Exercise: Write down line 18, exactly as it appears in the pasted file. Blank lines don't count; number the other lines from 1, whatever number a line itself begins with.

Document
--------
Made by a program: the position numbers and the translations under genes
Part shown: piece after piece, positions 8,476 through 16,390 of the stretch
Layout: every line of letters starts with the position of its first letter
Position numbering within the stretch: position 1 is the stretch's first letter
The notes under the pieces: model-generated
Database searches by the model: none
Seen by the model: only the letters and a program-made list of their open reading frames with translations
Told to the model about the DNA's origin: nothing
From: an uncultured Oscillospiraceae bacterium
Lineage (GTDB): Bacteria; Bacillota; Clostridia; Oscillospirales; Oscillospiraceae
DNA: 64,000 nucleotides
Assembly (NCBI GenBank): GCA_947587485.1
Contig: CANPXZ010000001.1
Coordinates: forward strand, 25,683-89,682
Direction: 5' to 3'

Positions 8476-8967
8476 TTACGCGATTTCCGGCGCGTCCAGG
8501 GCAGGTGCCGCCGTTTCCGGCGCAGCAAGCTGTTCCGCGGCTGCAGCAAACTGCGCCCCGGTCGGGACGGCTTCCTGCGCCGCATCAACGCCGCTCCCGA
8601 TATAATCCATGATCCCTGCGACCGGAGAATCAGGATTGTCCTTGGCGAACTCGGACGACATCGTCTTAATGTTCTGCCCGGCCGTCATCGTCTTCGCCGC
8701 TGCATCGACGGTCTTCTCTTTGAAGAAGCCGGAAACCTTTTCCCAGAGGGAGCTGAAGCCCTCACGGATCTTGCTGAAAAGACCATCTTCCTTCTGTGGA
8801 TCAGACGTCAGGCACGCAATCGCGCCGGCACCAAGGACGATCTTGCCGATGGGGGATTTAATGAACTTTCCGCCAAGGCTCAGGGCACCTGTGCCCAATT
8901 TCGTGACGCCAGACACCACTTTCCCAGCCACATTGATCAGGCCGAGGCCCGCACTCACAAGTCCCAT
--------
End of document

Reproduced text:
8501 GCAGGTGCCGCCGTTTCCGGCGCAGCAAGCTGTTCCGCGGCTGCAGCAAACTGCGCCCCGGTCGGGACGGCTTCCTGCGCCGCATCAACGCCGCTCCCGA